Tortoise Deck



Tortoises: A Different Kind of Pet

Don’t have time to walk the dog! You are allergic to cleaning fish tanks… and cats – mice? Well, they breed too much and selling their babies for snake food is too horrendous for you to contemplate.

Try a tortoise. They make great pets. Their size and diet may present some challenges, but are easily overcome when you understand their needs. That being said, I must point out that there is a golden rule to consider: NEVER take a tortoise from the wild. It is inhumane and simply not cool. Finding one on the side of the road (or anywhere) does not automatically make it your new pet. It will get stressed out and become prone to sickness. It may also have some nasty diseases that you really don’t want to catch. The right thing to do is to immediately release it where it safe from human intervention – away from the road and in the wild.

Now that we have cleared that up, here are some things a pet tortoise will need and you must be able to provide them:

Food Variety

Tortoises need a variety of foods. Careful attention must be paid to the amount of roughage in their diet, as well as the phosphorous/calcium balance. They can eat quite a lot, some species have voracious appetites. There are some tortoises that eat meat as well as wild grasses, but most are herbivores. Avoid iceberg lettuce as it has no value and is not appropriate for your tortoise. Although some vegetables are great food sources, too much wet food can cause digestive problems. What your tortoise eats will depend on the species. Research their dietary needs carefully.


Some tortoise species can be rather big and will need a decent sized enclosure that is preferably outdoors. If your tortoise is of the burrowing kind, then sink your fences and ensure it is secure. These guys are really strong and some of them can climb, which means a roof will be required.

Pens must be safe from predators (including dogs and cats). There should be nothing dangerous inside, such as poisonous plants, sharp objects, or small ones that can accidentally be swallowed. Make sure that there is shallow water only, as tortoises are known to drown if they can’t get out of their water source. Another thing to think about are steps and obstacles that will cause a curious, climbing tortoise to tip over onto its back. This will quickly result in a tragic and untimely death.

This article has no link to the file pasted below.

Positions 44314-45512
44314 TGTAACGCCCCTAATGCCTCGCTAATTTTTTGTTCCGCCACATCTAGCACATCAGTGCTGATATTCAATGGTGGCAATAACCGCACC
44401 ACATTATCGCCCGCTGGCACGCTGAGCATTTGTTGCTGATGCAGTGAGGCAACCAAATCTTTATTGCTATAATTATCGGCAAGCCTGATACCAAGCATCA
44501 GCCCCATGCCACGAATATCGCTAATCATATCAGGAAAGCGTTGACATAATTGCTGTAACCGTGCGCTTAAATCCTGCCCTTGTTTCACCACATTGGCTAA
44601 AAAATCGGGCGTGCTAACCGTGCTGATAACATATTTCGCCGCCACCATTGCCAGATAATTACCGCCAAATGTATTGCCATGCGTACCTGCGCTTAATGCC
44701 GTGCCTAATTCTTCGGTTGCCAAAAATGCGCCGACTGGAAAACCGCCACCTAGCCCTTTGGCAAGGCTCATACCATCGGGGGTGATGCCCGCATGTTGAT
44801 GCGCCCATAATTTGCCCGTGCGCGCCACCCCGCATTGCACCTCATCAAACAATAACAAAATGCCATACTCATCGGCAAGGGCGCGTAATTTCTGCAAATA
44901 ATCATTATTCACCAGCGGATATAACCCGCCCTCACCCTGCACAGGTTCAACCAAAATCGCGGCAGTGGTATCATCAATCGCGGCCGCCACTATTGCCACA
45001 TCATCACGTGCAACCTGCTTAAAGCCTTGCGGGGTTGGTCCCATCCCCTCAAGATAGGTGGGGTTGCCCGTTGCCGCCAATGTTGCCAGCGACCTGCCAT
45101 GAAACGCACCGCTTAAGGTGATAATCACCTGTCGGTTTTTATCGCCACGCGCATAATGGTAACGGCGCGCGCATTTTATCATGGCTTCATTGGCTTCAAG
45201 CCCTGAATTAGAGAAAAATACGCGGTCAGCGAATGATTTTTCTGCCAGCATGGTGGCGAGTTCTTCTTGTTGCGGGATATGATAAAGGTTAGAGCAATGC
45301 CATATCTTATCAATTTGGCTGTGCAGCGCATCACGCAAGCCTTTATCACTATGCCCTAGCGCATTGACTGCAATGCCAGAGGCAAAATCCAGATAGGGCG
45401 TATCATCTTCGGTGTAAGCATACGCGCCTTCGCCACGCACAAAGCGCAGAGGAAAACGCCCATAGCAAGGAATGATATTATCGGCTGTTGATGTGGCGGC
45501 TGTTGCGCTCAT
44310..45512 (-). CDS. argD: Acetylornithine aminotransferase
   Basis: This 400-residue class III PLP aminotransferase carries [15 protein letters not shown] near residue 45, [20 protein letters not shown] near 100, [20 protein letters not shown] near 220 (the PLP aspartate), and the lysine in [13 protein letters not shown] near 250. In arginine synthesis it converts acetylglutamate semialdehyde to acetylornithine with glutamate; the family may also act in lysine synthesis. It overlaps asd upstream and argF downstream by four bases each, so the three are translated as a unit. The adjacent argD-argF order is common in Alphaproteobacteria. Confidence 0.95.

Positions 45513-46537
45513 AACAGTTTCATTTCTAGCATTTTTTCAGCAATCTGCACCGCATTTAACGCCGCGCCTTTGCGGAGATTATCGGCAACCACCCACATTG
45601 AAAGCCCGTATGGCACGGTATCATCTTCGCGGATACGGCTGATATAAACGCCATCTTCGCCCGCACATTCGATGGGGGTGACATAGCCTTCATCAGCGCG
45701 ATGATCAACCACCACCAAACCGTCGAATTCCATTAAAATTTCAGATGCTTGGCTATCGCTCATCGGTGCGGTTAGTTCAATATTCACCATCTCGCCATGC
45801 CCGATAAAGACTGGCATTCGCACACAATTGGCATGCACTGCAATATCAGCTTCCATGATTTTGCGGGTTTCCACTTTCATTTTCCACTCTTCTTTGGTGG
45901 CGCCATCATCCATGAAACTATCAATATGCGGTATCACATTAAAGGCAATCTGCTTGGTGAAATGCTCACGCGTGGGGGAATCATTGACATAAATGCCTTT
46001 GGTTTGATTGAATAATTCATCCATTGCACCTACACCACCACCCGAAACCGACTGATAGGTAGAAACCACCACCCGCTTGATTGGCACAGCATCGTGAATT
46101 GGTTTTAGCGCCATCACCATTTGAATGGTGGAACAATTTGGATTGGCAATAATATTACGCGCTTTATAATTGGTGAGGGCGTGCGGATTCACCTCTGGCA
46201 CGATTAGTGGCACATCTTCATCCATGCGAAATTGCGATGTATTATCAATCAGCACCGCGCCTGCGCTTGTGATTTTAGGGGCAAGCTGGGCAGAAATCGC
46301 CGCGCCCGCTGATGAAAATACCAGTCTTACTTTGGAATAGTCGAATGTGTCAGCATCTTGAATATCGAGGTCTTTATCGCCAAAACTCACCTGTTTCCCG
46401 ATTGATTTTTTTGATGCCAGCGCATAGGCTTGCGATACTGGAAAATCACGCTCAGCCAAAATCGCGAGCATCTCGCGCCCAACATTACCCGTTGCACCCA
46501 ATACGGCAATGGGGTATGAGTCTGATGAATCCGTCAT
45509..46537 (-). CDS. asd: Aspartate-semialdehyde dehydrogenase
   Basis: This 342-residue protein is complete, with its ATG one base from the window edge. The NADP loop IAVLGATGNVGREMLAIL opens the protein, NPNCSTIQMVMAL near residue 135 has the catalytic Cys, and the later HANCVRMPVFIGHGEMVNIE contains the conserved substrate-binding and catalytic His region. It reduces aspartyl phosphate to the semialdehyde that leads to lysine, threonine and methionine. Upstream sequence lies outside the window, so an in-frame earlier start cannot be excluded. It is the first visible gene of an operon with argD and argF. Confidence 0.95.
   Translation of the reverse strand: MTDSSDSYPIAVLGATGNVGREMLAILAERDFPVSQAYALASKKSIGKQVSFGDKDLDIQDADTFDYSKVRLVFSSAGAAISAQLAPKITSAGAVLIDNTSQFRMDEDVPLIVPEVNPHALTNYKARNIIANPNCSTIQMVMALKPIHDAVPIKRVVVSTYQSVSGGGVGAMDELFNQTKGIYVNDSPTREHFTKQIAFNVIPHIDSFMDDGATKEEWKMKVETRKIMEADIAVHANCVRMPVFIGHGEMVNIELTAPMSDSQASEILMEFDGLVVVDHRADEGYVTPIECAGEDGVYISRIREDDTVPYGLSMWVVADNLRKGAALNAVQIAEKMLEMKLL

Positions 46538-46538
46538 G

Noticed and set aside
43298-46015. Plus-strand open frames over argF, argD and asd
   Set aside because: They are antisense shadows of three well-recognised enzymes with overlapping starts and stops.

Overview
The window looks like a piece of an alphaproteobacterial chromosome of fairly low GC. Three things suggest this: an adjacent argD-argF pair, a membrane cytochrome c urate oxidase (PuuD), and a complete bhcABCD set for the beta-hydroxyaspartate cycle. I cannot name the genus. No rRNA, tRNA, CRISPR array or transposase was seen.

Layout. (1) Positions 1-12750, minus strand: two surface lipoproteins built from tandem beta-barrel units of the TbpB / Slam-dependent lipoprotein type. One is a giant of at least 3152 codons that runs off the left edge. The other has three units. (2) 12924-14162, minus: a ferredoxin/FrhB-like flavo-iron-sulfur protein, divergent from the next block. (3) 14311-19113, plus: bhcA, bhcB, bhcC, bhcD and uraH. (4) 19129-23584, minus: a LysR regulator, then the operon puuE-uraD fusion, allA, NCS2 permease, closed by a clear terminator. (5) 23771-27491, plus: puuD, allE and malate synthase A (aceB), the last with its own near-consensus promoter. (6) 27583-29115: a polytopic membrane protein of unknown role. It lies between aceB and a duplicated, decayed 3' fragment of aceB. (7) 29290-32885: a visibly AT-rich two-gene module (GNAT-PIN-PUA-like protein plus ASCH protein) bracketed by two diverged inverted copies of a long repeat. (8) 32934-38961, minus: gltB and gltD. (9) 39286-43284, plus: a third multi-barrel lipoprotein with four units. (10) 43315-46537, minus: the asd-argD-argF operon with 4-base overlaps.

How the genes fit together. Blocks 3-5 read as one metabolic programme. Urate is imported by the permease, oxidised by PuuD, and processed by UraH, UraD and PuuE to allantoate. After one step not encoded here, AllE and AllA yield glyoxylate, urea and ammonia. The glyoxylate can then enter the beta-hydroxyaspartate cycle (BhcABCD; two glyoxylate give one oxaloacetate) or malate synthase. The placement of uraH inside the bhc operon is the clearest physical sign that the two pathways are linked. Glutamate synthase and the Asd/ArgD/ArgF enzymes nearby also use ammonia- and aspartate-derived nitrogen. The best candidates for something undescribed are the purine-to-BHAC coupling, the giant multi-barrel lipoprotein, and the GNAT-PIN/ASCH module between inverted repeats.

A back garden that is completely escape and predator proof, with a heated doghouse works really well too, depending on the climate. If you live in a colder environment, you will need to bring your tortoise in at night (into a safe pen). Big tortoises present a big challenge here, in which case they will need a house of their own with adequate heating and lighting.

Some species hibernate, which is a stressful time for your tortoise and will require special conditions. Again, research this thoroughly before bringing your new pet home.

Finding the Right Tortoise

Only consider captive bred tortoises. For some species this is a challenge, but the appalling capture and shipping conditions means that they should not be an option. It is extremely stressful for them and often results in tragedy. What I strongly suggest is getting your tortoise from a rescue centre. These guys have already been exposed to irresponsible people and need all the help they can get.

If you already have a tortoise or two, then it is a good idea to quarantine the new arrival to ensure it is healthy and parasite-free. Some species can be aggressive, especially when males are confined in a small enclosure. Avoid scenario’s such as this, as fighting between tortoises can result in severe injuries around the eyes, mouth and legs.

Choosing the Right Tortoise Species

I cannot stress the important of correctly choosing the right species. One species can vary dramatically from the next, and what you are able to provide will determine what species is best for you. They have very different sizes, dietary need, housing and environment requirements, temperature and lighting considerations. Then, of course, some hibernate while others do not. Do not choose the prettiest, biggest or smallest tortoise. Choose the one that is appropriate for you and your environment.

Lifespan of your Tortoise

It is very possible that your tortoise might outlive you. They can live anywhere between fifty to a hundred years, and some species even longer. You have to be prepared to provide a lifetime of care, and have a godparent for it. Make provisions for what will happen to your pet if you die first.

Tortoises really do make awesome pets. They are even known to be affectionate when the occasion demands it. Now that you know what to consider when adopting a tortoise, you can plan for its arrival – which will hopefully be soon.


 Story by Mandy